The entity people with cars love to hate. The PSV. What causes this offensive and uncivil behavior? The answers lie partially in the conditions under which the PSV’s operate.

Public transportation in Barbados is provided by the Government owned Barbados Transport Board and privately owned Public Service Vehicles (PSV). These two entities compete for business. Here however, the similarity ends.

ZR’s, Rainbows & Big’uns

The Route Taxi (ZR) pays road taxes of $4,500 annually for vehicles that carry 14 passengers. The Minibus (B) pays $7,200 annually for vehicles that carry 34 passengers.
The Transport Board bus (BM) pays $800 for vehicles that carry 65 passengers.

Hino Rainbow coaches operated by private owners, have a seating capacity of 31 and standing capacity of about 20. Under the existing permit structure, the number of passengers allowed on these vehicles is 31 and the Police routinely report the operators for “overloading” if more are on board and remove the excess. Government has been requested to amend the permits of owners of these vehicles to allow for the increased capacity, but has not seen fit to do so.

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Police Hammer ZRs & Mini-Buses, But Ignore Transport Board Offenses!

Transport Board buses carry more passengers than permitted on a daily basis and the Police routinely turn a blind eye, while persistently reporting PSV personnel and making as few as one (1) excess passenger get off the vehicle. Drivers and conductors feel that they are being unfairly targeted, while Transport Board drivers are allowed to break the same law with impunity. There is no transport system in the world that can accommodate peak period demand without some crowding and PSV’s ought to be given the same leeway as that extended to the Transport Board. Some policemen do report Transport Board drivers for overloading, but these cases somehow don’t seem to reach the prosecution stage.

Commuters who patronize these vehicles in large part support and sympathize with the PSV crews as they see the double standards and unfair treatment by the police. They suffer considerable inconvenience and delay when they are put off an “overloaded” vehicle. They know that the PSV will stop for them if they have not reached the bus stop or if there is no bus stop. They know that if it is raining, the PSV will most likely turn into their gap and drop them at their door and that the conductor will help them with their shopping bags should they have. Many parents know that they can trust the crews to look out for their little children on the way to and from school and assist them in crossing roads safely.

No Subsidies For Public Service Vehicles – Only Transport Board

Government mandates that school children in uniform pay $1 on private or public transport. The Ministry of Education pays the Transport Board a subsidy of .50c for each school child carried. The PSV operator cannot legally refuse to carry school children, but is denied any such compensation from Government and is in effect being forced to subsidize the travel of school children out of his own pocket.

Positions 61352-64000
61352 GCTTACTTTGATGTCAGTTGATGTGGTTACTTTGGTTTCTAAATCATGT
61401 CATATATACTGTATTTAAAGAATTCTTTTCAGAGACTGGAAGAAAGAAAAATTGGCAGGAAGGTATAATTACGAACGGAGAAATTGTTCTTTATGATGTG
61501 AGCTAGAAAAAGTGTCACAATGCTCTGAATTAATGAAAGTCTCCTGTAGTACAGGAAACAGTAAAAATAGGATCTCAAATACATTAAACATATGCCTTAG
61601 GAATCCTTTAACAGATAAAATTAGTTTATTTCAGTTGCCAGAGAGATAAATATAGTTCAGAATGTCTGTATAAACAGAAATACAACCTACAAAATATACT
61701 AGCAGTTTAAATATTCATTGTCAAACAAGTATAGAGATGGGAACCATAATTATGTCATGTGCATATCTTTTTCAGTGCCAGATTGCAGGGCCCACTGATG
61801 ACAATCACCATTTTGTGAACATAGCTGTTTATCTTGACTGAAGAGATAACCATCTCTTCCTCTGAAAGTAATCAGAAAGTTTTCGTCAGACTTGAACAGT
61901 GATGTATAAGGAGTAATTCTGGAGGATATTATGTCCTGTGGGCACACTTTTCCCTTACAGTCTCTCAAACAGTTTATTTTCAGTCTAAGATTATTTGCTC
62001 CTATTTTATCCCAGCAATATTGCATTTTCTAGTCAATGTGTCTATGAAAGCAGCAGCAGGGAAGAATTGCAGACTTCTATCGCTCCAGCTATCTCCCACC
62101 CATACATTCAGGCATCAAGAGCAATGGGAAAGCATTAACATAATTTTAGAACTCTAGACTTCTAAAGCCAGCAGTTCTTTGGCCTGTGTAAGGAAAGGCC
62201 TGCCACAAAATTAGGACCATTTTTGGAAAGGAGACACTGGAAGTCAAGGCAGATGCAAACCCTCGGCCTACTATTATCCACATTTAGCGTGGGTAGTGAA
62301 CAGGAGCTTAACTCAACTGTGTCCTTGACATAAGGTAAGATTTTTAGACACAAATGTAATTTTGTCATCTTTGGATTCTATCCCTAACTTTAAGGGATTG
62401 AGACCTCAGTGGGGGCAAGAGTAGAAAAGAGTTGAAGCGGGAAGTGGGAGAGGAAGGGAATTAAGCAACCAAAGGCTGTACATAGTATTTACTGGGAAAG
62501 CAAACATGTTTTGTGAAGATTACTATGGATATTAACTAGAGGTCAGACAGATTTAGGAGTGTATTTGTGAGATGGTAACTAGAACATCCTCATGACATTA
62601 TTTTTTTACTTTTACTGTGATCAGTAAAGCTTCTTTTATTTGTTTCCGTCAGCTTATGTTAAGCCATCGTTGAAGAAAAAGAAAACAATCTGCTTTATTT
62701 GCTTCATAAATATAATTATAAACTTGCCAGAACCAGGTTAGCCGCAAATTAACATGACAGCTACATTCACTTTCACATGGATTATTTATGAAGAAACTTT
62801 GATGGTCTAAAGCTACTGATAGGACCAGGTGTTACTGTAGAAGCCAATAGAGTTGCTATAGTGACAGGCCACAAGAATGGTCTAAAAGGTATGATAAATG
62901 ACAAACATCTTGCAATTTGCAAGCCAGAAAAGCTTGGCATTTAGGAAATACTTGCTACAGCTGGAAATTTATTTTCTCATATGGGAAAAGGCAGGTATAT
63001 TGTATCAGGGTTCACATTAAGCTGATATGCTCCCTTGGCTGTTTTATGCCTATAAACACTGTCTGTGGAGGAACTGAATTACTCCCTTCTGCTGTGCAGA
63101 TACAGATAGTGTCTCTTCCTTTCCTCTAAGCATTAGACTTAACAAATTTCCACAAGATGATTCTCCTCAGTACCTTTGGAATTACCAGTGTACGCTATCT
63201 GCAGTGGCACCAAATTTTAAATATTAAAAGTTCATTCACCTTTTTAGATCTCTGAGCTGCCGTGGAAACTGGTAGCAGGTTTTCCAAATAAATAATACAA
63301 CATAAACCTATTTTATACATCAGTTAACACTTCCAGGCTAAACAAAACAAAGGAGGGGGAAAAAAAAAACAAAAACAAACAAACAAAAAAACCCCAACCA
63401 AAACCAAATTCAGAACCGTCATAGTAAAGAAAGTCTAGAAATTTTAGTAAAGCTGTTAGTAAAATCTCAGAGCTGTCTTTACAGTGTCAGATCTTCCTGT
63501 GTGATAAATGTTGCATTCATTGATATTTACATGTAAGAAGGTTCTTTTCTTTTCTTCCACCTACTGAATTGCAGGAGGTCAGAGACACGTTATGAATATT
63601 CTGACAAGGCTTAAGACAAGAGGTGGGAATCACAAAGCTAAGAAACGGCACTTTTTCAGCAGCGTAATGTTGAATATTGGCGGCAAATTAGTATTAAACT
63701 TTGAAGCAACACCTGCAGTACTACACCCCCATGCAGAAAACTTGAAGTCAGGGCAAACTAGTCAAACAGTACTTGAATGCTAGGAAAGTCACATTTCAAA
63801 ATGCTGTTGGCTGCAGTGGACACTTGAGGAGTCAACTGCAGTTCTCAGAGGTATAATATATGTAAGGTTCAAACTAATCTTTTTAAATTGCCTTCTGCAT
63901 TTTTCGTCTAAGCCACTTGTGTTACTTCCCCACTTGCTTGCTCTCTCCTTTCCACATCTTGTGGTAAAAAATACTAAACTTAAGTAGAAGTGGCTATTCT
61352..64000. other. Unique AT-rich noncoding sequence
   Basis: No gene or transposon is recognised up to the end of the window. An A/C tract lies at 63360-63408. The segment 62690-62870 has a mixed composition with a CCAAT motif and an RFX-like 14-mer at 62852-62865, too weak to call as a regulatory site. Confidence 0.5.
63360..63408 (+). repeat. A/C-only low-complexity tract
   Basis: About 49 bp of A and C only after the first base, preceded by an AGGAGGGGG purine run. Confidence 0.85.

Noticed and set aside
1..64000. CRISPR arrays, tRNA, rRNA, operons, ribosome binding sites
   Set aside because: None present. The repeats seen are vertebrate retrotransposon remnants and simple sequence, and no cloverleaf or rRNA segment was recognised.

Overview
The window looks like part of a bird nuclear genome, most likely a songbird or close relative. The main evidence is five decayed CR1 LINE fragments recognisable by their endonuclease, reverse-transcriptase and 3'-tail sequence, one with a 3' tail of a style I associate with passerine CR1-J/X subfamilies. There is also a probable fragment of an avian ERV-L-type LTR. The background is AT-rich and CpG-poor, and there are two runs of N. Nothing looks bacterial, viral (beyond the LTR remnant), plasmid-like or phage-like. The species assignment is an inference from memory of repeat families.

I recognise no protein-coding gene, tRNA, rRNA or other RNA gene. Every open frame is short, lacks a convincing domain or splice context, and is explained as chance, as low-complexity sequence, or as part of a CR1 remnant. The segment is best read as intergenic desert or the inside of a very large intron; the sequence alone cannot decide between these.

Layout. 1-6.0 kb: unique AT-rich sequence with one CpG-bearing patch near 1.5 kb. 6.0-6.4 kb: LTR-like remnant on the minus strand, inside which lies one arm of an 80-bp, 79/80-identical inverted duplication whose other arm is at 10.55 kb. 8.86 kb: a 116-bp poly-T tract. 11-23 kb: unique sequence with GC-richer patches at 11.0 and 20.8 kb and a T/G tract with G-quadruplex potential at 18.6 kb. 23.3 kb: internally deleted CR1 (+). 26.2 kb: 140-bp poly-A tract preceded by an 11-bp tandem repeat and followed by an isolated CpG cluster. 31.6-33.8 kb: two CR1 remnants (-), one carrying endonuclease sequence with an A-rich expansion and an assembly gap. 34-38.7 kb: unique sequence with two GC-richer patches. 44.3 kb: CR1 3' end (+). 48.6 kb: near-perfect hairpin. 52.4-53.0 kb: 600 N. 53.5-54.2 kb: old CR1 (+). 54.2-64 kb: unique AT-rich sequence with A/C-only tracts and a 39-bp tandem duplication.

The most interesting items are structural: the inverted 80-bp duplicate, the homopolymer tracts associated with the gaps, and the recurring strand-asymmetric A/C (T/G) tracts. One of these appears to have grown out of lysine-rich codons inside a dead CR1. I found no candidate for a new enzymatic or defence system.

The PSV operator is subjected to the discriminatory requirement of the production of clearance certificates from The Inland Revenue Department and The National Insurance Department annually before his permit to operate is renewed.

PSV’s are refused access to the facilities of the country’s two major bus terminals at Fairchild St. and Speightstown, much to the inconvenience of the operators and traveling public, who have no shelter from sun or rain at these locations. The two areas formerly used by the PSV’s at Probyn St and Speightstown are now prohibited and PSV’s are forced to park along the road. PSV crews and passengers at these locations have no toilet facilities.

Bus fares have been fixed by Government at $1.50 for over fifteen years. The cost of vehicles, parts, servicing, mechanical repairs, bodywork, diesel fuel, oil and lubricants has increased steadily over this period, but Government has consistently refused consideration of a fare increase or a reduction of other imposts.

The Transport Board has operated at substantial losses over the past fifteen years and Government has continues to subsidize it at considerable cost to the tax payer rather than increase bus fares. The subsidy runs between twenty million and thirty million dollars annually. The corollary is that Government is forcing private transport providers to run their businesses at an income level which is clearly below the economic cost of providing the service and making it extremely difficult for them to survive. The Public Service Vehicle operator is very likely the only entrepreneur in any free enterprise economic system who has had his income base legally restricted, while his operating expenses have been subject to everyday inflationary pressures in addition to punitive financial impositions by government.